Taking the Synagogue Hostage-Taker’s Anti-Semitism Seriously

Jan. 17 2022

Shortly after the FBI killed Malik Faisal Akram and rescued the four hostages he was holding in a Colleyville, Texas synagogue, an agency spokesman made a baffling statement, reminiscent of Barack Obama’s notorious remark about those who would “randomly shoot a bunch of folks in a deli” apropos the bloody jihadist attack on a French kosher grocery store.

“We do believe,” said the FBI agent, that Akram “was singularly focused on one issue, and it was not specifically related to the Jewish community. But we are continuing to work to find motive.” Strictly speaking, the issue motivating Akram—the freeing of a convicted al-Qaeda terrorist—does not relate to the Jewish community in Colleyville or anywhere else. But in Akram’s mind the relationship to the Jewish community is straightforward, as he believed that the Jews control the U.S. government, and that flying to America and attacking the nearest synagogue would be the best way to get their attention. The same anti-Semitic delusion animated the Pittsburgh synagogue shooter. Lahav Harkov comments:

Perhaps at first glance, that issue, the release of Aafia Siddiqui, currently serving an 86-year prison sentence for attempting to murder American troops and FBI agents, does not seem to be “specifically related to the Jewish community.” But Siddiqui was a raving anti-Semite, and that information is readily available.

After Siddiqui was arrested in Afghanistan for her part in plotting al-Qaeda terrorist attacks in the U.S., UK, and Pakistan, shooting at U.S. Army troops as they detained her, she said the case against her was a Jewish conspiracy. Siddiqui dismissed her legal defense team because she said the lawyers were Jewish, and she demanded that jurors in the trial take DNA tests to make sure they were not Israeli or Zionists, in order “to be fair.”

She also wrote a letter to then-president Barack Obama telling him that Jews “have always back-stabbed everyone who has taken pity on them and made the ‘fatal’ error of giving them shelter.” . . . After her conviction, Siddiqui said: “This is a verdict coming from Israel and not from America. That’s where the anger belongs.”

One of the organizations that has been advocating Siddiqui’s release in recent weeks is the Council on American-Islamic Relations (CAIR). In November, CAIR’s Texas chapter and MPower Change, a Muslim activist group, hosted an online event titled “Injustice: Dr. Aafia and the Twenty-Year Legacy of America’s Wars.” In addition, CAIR San Francisco executive director Zahra Billoo told attendees during a speech she gave last November to “know your enemies” [and] “to pay attention to the Zionist synagogues.”

Read more at Jerusalem Post

More about: Al Qaeda, Anti-Semitism, Barack Obama, CAIR

Russia’s Alliance with Hizballah Is Growing Stronger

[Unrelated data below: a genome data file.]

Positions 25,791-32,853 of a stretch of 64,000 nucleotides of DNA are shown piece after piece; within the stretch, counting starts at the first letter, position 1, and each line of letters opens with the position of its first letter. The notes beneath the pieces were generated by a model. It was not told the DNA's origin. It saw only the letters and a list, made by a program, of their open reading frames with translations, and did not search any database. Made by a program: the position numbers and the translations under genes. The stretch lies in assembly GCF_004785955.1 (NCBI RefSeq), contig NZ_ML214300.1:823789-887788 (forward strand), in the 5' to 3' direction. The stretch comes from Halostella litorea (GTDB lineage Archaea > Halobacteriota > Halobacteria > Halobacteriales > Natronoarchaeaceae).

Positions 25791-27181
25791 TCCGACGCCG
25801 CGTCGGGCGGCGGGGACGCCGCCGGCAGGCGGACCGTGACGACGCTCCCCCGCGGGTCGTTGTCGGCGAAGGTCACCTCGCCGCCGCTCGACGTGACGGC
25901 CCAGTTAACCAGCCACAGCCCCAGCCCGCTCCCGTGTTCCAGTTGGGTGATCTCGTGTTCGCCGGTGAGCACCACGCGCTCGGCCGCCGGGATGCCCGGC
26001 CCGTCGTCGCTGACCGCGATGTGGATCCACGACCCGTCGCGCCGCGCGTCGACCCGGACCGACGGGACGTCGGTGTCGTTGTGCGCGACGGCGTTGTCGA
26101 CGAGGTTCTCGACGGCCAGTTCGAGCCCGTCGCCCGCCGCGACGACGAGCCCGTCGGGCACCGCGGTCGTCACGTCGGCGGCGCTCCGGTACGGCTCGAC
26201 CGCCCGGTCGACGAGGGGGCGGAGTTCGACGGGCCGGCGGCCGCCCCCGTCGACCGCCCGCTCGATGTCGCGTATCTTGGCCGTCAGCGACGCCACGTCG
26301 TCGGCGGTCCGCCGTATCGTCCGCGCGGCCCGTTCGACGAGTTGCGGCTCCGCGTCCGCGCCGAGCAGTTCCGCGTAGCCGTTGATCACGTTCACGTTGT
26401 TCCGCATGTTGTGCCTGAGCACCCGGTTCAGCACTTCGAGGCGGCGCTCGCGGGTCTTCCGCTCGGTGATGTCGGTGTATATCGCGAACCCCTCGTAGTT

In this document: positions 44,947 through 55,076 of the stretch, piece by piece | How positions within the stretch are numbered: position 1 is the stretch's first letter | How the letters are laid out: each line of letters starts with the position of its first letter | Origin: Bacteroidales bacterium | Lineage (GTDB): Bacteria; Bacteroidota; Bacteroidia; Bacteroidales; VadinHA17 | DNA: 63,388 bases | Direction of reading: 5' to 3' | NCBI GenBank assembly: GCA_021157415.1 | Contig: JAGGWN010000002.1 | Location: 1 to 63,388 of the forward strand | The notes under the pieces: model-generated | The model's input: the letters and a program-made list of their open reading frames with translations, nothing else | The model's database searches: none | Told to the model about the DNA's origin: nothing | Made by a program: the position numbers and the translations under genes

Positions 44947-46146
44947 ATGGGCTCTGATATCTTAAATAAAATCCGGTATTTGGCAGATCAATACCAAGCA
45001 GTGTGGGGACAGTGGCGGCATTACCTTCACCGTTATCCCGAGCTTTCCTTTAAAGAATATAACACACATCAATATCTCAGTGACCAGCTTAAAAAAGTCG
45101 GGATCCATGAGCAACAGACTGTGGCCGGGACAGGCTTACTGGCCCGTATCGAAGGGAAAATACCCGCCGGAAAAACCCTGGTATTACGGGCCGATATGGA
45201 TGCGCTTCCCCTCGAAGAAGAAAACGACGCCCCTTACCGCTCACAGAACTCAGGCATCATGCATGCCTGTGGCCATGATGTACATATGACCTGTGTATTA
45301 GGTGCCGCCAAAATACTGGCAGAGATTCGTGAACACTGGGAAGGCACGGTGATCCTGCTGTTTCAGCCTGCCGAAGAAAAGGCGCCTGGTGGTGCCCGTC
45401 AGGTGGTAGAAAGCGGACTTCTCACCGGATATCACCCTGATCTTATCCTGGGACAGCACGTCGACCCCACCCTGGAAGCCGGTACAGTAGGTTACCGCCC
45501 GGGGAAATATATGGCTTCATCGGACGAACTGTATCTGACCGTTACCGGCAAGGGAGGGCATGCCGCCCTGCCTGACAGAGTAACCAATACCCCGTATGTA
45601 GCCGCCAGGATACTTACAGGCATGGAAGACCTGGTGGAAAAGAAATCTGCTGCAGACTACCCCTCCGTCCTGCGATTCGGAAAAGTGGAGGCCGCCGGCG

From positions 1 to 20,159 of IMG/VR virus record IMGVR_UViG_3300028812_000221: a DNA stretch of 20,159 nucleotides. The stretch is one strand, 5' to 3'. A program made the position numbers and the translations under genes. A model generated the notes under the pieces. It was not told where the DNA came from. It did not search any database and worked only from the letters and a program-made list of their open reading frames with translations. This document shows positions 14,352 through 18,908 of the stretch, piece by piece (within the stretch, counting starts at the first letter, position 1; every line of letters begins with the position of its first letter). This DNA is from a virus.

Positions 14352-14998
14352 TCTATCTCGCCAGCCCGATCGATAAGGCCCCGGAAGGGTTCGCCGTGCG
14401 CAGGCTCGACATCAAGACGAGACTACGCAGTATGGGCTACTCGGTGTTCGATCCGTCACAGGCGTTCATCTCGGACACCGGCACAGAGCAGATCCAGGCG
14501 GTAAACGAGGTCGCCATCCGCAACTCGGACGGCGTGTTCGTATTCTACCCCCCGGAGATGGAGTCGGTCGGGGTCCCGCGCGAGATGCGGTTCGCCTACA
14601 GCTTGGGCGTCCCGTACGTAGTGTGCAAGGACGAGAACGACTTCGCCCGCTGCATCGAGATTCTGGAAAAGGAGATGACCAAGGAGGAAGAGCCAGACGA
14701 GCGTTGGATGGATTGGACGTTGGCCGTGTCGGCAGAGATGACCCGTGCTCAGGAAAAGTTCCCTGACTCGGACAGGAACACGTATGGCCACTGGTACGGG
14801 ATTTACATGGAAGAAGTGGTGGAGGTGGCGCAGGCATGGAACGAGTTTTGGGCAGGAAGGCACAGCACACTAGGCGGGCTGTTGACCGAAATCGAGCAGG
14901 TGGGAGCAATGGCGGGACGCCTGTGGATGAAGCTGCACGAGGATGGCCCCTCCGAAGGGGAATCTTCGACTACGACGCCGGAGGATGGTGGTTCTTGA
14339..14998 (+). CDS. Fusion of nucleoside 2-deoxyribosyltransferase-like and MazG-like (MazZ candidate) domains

Tehran’s ongoing cooperation with Moscow has recently garnered public attention because of the Kremlin’s use of Iranian arms against Ukraine, but it extends much further, including to the Islamic Republic’s Lebanese proxy, Hizballah. Aurora Ortega and Matthew Levitt explain:

Over the last few years, Russia has quietly extended its reach into Lebanon, seeking to cultivate cultural, economic, and military ties in Beirut as part of a strategy to expand Russian influence in the Middle East, while sidelining the U.S. and elevating Moscow’s role as a peacemaker.

Russia’s alliance with Hizballah was born out of the conflict in Syria, where Russian and Hizballah forces fought side-by-side in an alliance with the Assad regime. For years, this alliance appeared strictly limited to military activity in Syria, but in 2018, Hizballah and Russia began to engage in unprecedented joint sanctions-evasion activities. . . . In November 2018, the U.S. Department of the Treasury exposed a convoluted trade-based oil-smuggling sanctions-evasion scheme directed by Hizballah and [Iran].

The enhanced level of collaboration between Russia and Hizballah is not limited to sanctions evasion. In March 2021, Hizballah sent a delegation to Moscow, on its second-ever “diplomatic” visit to the country. Unlike its first visit a decade prior, which was enveloped in secrecy with no media exposure, this visit was well publicized. During their three days in Moscow, Hizballah representatives met with various Russian officials, including the Russian foreign minister Sergei Lavrov. . . . Just three months after this visit to Moscow, Hizballah received the Russian ambassador to Lebanon Alexander Rudakov in Beirut to discuss further collaboration on joint projects.

Read more at Royal United Services Institute

More about: Hizballah, Iran, Lebanon, Russia